Whether we are conscious of it or not, instances of music licensing are everywhere; from the ads you watch on TV, music playing in the background of a video presentation, the soundtracks of movies, games and trailers, music licensing plays a huge role in all of these industries and more.
As a very basic explanation, music licensing is akin to allowing someone to rent music to use for a particular purpose or project without actually purchasing the rights to the music. In order to legally use music that doesn’t belong to you, for any sort of public purpose, a music license is required.
Music licensing can seem confusing to the uninitiated, but it doesn’t have to be; and these days with all the music licensing websites available on the internet, music licensing – no matter what the purpose – is all very quick and easy.
Song Rights Broken Down
Essentially there are three parts to songs that contain lyrics and vocals and two parts to instrumentals. Who holds the rights to each part will vary depending on how the recording was made.
- The lyrics
- The composition
- The recording
When it comes to the lyrics, these are the rights of the songwriter. The rights to the composition of melody and lyrics belong to the music publisher, or the songwriter if self-published. The sound recording is the master rights and these belong to the record company or whoever financed the recording. If it’s an indie recording, then generally the master rights belong to the artist.
With instrumentals the composition becomes the music itself as their are no lyrics or melody for vocals. And once again the recording or master rights belong to whoever paid for the recording or did the recording.
Kinds of Licenses
Performance License: This one is very common and is required whenever anyone wants to play covers as a live performance, music played in pubs and clubs, or any public music broadcast in any venue. Royalties are paid to the artist and publisher through a PRO (Performing Rights Organisation).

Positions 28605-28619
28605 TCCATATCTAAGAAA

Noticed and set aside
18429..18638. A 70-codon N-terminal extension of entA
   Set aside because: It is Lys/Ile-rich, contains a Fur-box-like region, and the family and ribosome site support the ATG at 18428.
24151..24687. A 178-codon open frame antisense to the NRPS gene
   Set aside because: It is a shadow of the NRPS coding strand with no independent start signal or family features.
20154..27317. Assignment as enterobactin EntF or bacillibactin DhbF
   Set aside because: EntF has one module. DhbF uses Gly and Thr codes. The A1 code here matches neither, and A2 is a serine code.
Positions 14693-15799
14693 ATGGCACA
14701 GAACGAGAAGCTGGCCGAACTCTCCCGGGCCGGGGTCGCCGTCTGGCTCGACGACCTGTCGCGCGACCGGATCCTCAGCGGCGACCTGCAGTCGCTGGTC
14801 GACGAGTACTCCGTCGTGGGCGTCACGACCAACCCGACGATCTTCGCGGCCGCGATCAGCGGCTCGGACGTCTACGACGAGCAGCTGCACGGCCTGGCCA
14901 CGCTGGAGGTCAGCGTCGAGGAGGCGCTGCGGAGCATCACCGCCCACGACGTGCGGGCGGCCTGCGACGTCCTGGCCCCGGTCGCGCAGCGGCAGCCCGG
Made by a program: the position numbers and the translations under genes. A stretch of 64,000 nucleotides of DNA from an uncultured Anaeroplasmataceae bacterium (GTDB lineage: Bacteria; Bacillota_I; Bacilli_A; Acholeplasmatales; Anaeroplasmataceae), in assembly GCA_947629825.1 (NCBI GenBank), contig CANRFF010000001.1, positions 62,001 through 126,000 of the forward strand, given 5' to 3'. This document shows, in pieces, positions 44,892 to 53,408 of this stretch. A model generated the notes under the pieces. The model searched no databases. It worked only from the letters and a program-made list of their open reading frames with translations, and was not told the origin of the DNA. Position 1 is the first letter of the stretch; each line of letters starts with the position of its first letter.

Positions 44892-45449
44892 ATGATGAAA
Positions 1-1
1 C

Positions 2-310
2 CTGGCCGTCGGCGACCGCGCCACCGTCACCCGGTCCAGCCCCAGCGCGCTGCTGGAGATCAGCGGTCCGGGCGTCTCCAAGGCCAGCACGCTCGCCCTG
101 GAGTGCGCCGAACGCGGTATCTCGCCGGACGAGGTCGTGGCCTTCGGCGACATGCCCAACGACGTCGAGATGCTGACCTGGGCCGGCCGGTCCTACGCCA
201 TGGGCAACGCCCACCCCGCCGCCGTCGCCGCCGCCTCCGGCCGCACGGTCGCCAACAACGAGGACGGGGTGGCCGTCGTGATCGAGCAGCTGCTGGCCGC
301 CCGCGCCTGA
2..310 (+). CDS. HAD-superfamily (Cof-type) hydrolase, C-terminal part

Master License: Allows the rights holder to use the song in a project in its original form. To use a song in conjunction with a visual project, a sync license is required in addition to the master license.
Mechanical License: This allows the rights holder to reproduce music in a physical format such as a CD. If a band or artist wants to record a cover of a song, they will need to obtain a mechanical license.
Sync License: This is short for synchronisation license and is the license one needs to acquire to use someone else’s music in a project, usually in sync with a visual project such as a movie.
When a Music License Is Required
There are many different occasions where a music license will be required and I’ll list a few of the common ones:
- Movies and trailers
- Video games and trailers
- Online videos
- Television shows
- Public performance
- Cover songs
These are just a few, and the type of license required will vary depending on the project.
Songtradr Makes Music Licensing Easy
There are many music licensing companies online and one of my favourites is Songtradr. They just make the entire licensing process seamless and easy. All music tracks available in the Songtradr catalogue are cleared for licensing in every way with all rights holders before the music is made available on their website.
To check out the awesome and ever expanding Songtradr catalogue of artists and music, just click on their logo below.